Of course, a world absent The Great War would have continued to struggle with the tensions of nationalism, industrialization and democratization. But those struggles might have been addressed regionally or bilaterally, without a global war. Indeed, there was the belief by many in Europe that economic interrelationships made war impossible.


Archduke and his wife minutes before the shooting
The belief in accommodation and gradual change ended on that morning of June 28, 1914. A Serbian nationalist, whose name is obscure to all but historians, tried to assassinate Archduke Franz Ferdinand with a grenade. He failed. An Austrian general directed the archduke's six-car procession to change its route, but he did not inform the driver of the archduke's car. The driver headed along the wrong route. Realizing his mistake, he back out of a street to resume the procession. That brief delay gave Gavrilo Princip, the Serb nationalist, the opportunity to pull out his gun and shoot the archduke and his wife, both of whom died almost immediately.

The tragedy occurred in Sarajevo, the Bosnian city that was nearly shelled into oblivion by Serbia during the 1990s, during one of the seemingly endless string of Balkan wars.


Gavrilo Princip, Serbian nationalist
Princip was a member of the Black Hand, a secretive group formed by the Serbian Army in 1911 to seek unification of all territories with Slavic populations not ruled by the Serbian government. One of those territories was Bosnia, which had recently been annexed by the Hapsburg rulers of Austria-Hungary.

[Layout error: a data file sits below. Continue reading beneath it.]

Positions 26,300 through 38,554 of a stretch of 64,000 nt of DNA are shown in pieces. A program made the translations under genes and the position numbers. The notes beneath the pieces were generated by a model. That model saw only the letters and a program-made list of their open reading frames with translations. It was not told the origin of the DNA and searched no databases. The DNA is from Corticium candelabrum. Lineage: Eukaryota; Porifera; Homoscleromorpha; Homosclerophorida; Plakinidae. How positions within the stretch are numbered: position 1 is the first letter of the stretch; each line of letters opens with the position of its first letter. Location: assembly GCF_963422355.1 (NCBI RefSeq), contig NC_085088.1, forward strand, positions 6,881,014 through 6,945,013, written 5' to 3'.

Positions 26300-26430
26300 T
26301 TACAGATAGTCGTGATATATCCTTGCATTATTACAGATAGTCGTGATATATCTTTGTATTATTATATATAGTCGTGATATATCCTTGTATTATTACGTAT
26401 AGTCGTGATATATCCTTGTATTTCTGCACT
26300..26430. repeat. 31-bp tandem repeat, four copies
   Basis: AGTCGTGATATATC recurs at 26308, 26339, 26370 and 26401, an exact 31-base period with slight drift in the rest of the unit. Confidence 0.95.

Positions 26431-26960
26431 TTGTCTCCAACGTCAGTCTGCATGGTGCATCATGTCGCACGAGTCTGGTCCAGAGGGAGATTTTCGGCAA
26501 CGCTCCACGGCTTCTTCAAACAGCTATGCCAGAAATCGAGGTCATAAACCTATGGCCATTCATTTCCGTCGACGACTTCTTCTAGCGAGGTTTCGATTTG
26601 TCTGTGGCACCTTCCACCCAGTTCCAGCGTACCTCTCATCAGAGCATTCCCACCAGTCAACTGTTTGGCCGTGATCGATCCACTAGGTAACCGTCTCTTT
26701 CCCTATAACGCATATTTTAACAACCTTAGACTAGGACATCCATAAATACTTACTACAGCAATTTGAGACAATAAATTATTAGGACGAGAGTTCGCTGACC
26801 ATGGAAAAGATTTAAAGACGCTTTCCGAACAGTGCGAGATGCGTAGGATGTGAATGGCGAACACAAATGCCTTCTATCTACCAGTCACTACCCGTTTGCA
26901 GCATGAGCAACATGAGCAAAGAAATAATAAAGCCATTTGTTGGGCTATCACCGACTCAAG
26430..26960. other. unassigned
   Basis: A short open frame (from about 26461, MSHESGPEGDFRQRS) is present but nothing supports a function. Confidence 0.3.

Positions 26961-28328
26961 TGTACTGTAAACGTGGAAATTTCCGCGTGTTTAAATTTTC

The Austro-Hungarian Emperor, Franz Josef, grieved for the loss of his nephew, the presumptive heir to the Hapsburg throne. German Kaiser Wilhelm II, a friend of the murdered archduke, felt the tragedy needed to be avenged. Germany encouraged Austria to stand against Serbia. Russia, the Serbs' protector, threatened war against Austria if that happened. Germany promised to support Austria against the Russians. The French, who had a mutual defense treaty with the Russians, warned Austria and Germany against moving against Russia. Germany in turned warned France it would fight. Britain had an understanding with France; it would cooperate with France if German troops entered French soil through Belgium.

When Serbia ignored the Austro-Hungarian ultimatum one month later, the dominoes began falling. By early August, the Central Powers—Germany and the Austro-Hungarian empire—were at war with the Allied Powers—France, Russia and Britain. Soon, the Ottoman Empire joined the fight on Germany's side, a crucial mistake that ensured the dismemberment of Ottoman territories even while the fighting continued.

Over the next few weeks, I'll recount some of the events that occurred in the lead-up to the war. But if you're so inclined, I suggest you get a copy of Barbara Tuchman's epic, "The Guns of August," which details the history behind the war and the early days of the conflagration. My copy is battered from having read it again and again since the 1990s. Subsequent research counter bits of Tuchman's work. But hers remains the masterpiece. The book has been reprinted several times since its original 1962 publication. If you can find one at your bookstore or library, it's worth your while to read it. Its tales of hubris, miscalculation, nationalism and vanity remind us of the continued failings of government and its citizens. Though written 50 years ago, the story reminds one of the events surrounding Iraq in 2003.